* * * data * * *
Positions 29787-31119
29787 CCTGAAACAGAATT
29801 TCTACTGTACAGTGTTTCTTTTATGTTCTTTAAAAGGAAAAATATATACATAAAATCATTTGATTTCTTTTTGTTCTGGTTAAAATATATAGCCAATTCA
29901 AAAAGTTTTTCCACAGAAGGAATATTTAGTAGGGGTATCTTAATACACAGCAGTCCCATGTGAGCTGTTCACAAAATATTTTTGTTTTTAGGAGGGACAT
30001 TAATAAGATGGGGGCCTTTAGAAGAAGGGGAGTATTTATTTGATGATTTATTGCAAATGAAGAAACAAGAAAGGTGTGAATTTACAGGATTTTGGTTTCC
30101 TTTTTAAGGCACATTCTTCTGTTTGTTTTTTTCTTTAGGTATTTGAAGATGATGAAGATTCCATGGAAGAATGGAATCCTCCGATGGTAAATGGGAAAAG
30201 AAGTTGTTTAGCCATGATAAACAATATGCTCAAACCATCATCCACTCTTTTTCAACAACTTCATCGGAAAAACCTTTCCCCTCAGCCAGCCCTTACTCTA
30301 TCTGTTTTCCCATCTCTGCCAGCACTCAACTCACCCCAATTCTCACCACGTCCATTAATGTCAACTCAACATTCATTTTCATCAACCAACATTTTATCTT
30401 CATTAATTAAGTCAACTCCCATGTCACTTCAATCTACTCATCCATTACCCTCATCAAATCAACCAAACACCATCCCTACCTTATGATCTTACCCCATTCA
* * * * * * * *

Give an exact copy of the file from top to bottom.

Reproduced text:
Positions 29787-31119
29787 CCTGAAACAGAATT
29801 TCTACTGTACAGTGTTTCTTTTATGTTCTTTAAAAGGAAAAATATATACATAAAATCATTTGATTTCTTTTTGTTCTGGTTAAAATATATAGCCAATTCA
29901 AAAAGTTTTTCCACAGAAGGAATATTTAGTAGGGGTATCTTAATACACAGCAGTCCCATGTGAGCTGTTCACAAAATATTTTTGTTTTTAGGAGGGACAT
30001 TAATAAGATGGGGGCCTTTAGAAGAAGGGGAGTATTTATTTGATGATTTATTGCAAATGAAGAAACAAGAAAGGTGTGAATTTACAGGATTTTGGTTTCC
30101 TTTTTAAGGCACATTCTTCTGTTTGTTTTTTTCTTTAGGTATTTGAAGATGATGAAGATTCCATGGAAGAATGGAATCCTCCGATGGTAAATGGGAAAAG
30201 AAGTTGTTTAGCCATGATAAACAATATGCTCAAACCATCATCCACTCTTTTTCAACAACTTCATCGGAAAAACCTTTCCCCTCAGCCAGCCCTTACTCTA
30301 TCTGTTTTCCCATCTCTGCCAGCACTCAACTCACCCCAATTCTCACCACGTCCATTAATGTCAACTCAACATTCATTTTCATCAACCAACATTTTATCTT
30401 CATTAATTAAGTCAACTCCCATGTCACTTCAATCTACTCATCCATTACCCTCATCAAATCAACCAAACACCATCCCTACCTTATGATCTTACCCCATTCA